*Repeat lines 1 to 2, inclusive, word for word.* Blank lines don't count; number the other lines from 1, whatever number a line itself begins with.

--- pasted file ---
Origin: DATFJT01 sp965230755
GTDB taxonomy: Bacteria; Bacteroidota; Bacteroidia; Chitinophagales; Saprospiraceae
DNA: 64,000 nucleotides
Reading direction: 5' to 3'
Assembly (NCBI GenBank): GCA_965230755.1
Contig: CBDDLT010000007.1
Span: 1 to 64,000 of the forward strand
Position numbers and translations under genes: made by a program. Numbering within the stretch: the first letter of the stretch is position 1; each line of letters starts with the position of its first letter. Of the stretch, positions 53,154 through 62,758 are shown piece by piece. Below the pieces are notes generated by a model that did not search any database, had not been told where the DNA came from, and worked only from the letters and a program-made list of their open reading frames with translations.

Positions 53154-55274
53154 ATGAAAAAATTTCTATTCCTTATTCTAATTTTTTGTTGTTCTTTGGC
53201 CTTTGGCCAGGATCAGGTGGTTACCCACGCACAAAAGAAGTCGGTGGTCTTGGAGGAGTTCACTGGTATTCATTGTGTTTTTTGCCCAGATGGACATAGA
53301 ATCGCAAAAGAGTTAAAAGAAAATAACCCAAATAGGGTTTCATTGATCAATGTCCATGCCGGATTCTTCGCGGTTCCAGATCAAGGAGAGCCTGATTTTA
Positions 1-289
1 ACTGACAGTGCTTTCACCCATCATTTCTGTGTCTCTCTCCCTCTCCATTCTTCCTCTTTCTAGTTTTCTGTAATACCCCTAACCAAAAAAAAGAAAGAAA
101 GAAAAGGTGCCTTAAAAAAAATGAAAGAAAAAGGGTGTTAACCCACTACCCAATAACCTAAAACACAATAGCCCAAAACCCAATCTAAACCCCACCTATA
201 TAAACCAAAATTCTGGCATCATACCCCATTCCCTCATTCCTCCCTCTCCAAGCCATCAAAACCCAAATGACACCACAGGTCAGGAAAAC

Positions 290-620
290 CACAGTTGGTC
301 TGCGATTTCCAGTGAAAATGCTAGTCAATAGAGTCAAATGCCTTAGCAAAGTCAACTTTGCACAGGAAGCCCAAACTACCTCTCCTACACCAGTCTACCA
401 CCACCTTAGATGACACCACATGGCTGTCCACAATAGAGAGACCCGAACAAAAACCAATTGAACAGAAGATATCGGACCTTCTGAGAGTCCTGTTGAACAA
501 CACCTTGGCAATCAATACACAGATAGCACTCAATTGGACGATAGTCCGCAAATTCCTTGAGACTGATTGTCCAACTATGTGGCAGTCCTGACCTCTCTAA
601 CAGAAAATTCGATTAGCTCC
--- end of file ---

Origin: DATFJT01 sp965230755
GTDB taxonomy: Bacteria; Bacteroidota; Bacteroidia; Chitinophagales; Saprospiraceae